Post a Reply
    • I’m glad you love it there. We lived on the island for almost 2 months, avoided the tourist areas, lived in a mostly locals area, spent most of our time in locals areas, explored the island, and so on. We didn’t care for it. Not everyone will like a place, and that’s OK.

      Post a Reply
  2. So far we have been pretty lucky and there’s nowhere that stands out in my mind as a place that we visited that we couldn’t stretch our imaginations and see why other people might enjoy it, even if we didn’t. Although, I have to say, as much as we loved Malaysia, Langkawi came pretty close… Given what it offers, I’d say you can get much better pretty much anywhere else!

    We will be heading back to Thailand in a few months and had been thinking, as everyone does, of going to Koh Tao to do some diving (maybe our Advanced OW certs). But the fact that it’s so heavily touristed definitely is a drawback in my book… Hadn’t even considered Koh Samui, but it sounds like it’s totally skippable!

    Post a Reply
    • I had friends who did some diving on Koh Tao and didn’t feel it was too bad of a place to visit, so it might not too bad of a place for mostly diving. Another option is Koh Lanta, although I don’t know much about how touristy it has become. You’ll enjoy your AOW course, though. It’s a lot more fun in my opinion.

      Post a Reply
  3. I went through Koh Samui about 10 years ago, to Koh Pangnang?? That was a lovely place, they just got electricity, the food was cheap and you could have a bungalow on the beach for $100 a month, I hope to check it out again soon.. Koh Tao is also known for its beautiful diving scape…….
    and my son had a foot massage at age 12, I’ll never forget that sight…….

    Post a Reply
    • I think you might be a bit unhappy with the changes on Koh Phangan. It is now complete party central. They have some nice beaches from what some friends told me, but pretty much everything else around the island is based on partying. Unfortunately, it seems once word gets out about a beautiful island in Thailand, it doesn’t take long before tourism has swept in and radically changed it.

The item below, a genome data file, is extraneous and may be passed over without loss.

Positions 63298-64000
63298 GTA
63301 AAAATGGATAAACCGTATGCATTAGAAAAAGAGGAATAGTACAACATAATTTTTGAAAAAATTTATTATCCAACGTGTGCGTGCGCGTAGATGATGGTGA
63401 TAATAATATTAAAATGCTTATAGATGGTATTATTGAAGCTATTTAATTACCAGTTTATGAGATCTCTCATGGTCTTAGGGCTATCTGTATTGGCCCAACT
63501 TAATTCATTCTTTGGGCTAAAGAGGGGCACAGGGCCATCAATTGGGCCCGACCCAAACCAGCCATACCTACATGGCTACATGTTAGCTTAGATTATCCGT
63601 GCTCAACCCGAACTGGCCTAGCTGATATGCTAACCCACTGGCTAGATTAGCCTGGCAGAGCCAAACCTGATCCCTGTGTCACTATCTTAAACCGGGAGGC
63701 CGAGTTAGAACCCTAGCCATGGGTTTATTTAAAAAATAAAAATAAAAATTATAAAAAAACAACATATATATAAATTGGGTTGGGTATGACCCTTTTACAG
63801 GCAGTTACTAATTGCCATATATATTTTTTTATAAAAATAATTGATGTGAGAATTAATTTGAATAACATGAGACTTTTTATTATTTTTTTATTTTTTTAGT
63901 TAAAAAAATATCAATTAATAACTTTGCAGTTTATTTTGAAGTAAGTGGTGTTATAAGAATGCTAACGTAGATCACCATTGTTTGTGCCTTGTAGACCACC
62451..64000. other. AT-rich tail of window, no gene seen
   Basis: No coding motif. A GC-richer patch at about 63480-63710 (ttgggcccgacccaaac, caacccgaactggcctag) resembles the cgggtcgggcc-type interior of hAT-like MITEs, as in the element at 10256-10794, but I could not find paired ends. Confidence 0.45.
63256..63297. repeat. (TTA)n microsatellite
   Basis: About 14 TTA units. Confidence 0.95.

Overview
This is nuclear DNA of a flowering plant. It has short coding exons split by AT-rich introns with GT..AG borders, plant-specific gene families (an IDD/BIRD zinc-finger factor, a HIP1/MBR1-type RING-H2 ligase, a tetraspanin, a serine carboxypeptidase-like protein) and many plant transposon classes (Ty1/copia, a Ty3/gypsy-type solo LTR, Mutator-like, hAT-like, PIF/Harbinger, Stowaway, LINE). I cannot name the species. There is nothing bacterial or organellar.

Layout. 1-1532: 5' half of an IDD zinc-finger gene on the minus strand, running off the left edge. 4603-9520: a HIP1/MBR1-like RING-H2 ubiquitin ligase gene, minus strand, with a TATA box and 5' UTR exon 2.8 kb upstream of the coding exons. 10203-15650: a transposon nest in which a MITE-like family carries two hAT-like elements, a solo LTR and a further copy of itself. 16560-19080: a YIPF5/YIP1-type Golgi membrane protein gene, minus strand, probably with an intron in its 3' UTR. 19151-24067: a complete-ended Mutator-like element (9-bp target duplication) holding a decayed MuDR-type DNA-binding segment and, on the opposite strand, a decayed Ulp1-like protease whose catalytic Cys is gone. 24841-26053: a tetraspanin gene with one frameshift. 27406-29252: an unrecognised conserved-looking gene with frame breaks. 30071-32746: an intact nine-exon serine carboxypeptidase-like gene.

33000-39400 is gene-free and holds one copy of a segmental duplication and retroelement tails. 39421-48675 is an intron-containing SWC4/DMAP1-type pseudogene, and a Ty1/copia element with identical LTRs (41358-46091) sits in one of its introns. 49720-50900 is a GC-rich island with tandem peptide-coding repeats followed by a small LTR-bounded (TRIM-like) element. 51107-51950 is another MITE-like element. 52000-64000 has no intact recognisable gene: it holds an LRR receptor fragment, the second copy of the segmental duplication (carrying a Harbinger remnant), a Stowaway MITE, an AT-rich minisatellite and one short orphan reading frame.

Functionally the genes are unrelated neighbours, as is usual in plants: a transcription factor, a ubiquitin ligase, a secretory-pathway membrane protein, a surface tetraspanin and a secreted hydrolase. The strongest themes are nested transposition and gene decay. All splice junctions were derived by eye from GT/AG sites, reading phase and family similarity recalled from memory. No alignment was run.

Post a Reply
  4. Good to know (not that I ever thought otherwise), but yes – I’d much rather stay in my “skull” thanks. 😉

    Post a Reply
  5. I’m intrigued by your stat of more massage places than people! I have to admit Koh Samui has never been on my bucket list, we do try and avoid ‘party towns’ – we’re OAP’s at 26 – Glad to hear the house sit went well. The ocean is such a soothing sound, I think I’d be happy anywhere that I could fall asleep and listen to the waves crashing on the sand!!

    Post a Reply
    • That certainly was a highlight. The ocean is so medicinal for me.

      I may be exaggerating a bit about the massage to people ratio, but I’m not sure. LOL

      Post a Reply
  6. Interesting to read about your impressions of Samui. Of the many times we’ve been to Thailand, Samui has never been on our radar either–quite the opposite, we’ve consciously avoided it. How was the housesit though–was the beach nice at least?

    Post a Reply
    • That’s how I feel about many of the well-known islands. We wouldn’t have gone there except for the housesit. The sit was OK. It was fun having cats again, especially the kitty who Tigger fell in love with, and it was quite mutual. It was also quite lovely having a home right on the beach. I love having the ocean as my constant background noise. Other than that, though. . .

      Post a Reply
  7. Ya….as soon as I hit this:

    “If you aren’t into drinking/clubbing or lazing on the beach, you’re going to be bored out of your skull.”

    I’m into neither. Food, massages and temples sound good tho! Maybe its the place to be if you just need to hide out…?

    Post a Reply

Submit a Comment

Your email address will not be published. Required fields are marked *